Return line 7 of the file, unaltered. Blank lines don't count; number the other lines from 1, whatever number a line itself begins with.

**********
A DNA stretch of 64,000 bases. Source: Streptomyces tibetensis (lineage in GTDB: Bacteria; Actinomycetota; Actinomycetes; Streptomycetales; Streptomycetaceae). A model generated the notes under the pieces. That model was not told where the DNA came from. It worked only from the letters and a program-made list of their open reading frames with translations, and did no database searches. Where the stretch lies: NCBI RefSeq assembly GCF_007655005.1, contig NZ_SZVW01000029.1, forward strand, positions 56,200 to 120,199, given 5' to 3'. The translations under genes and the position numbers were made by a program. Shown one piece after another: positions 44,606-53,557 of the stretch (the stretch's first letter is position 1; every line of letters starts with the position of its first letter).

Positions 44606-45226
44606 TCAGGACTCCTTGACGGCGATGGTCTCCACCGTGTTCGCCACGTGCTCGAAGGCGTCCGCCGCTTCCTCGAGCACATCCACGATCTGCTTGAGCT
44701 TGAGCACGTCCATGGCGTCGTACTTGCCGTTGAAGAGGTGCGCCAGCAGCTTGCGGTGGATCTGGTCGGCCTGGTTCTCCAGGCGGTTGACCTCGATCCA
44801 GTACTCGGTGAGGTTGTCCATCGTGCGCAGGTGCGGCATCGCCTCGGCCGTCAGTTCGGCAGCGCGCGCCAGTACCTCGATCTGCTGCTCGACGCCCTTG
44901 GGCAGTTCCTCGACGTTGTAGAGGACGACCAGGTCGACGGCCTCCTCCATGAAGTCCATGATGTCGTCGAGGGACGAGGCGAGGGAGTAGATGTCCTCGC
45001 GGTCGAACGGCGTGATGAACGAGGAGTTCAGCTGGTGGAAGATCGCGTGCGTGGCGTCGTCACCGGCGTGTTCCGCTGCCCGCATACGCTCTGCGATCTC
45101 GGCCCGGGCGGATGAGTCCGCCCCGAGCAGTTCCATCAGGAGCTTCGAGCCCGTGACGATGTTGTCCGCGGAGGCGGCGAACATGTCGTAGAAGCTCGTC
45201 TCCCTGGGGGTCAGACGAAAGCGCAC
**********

45001 GGTCGAACGGCGTGATGAACGAGGAGTTCAGCTGGTGGAAGATCGCGTGCGTGGCGTCGTCACCGGCGTGTTCCGCTGCCCGCATACGCTCTGCGATCTC